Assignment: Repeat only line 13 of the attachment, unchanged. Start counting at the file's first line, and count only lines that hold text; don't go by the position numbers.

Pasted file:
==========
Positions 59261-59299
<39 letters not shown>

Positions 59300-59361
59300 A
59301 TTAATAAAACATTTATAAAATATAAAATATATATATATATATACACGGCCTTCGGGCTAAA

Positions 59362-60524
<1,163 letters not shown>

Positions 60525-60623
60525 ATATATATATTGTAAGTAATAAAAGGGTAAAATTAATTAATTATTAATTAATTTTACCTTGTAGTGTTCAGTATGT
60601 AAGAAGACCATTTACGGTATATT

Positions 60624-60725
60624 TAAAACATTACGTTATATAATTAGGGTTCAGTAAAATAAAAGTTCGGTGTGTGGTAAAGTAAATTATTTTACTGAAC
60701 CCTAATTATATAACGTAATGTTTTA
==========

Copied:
60701 CCTAATTATATAACGTAATGTTTTA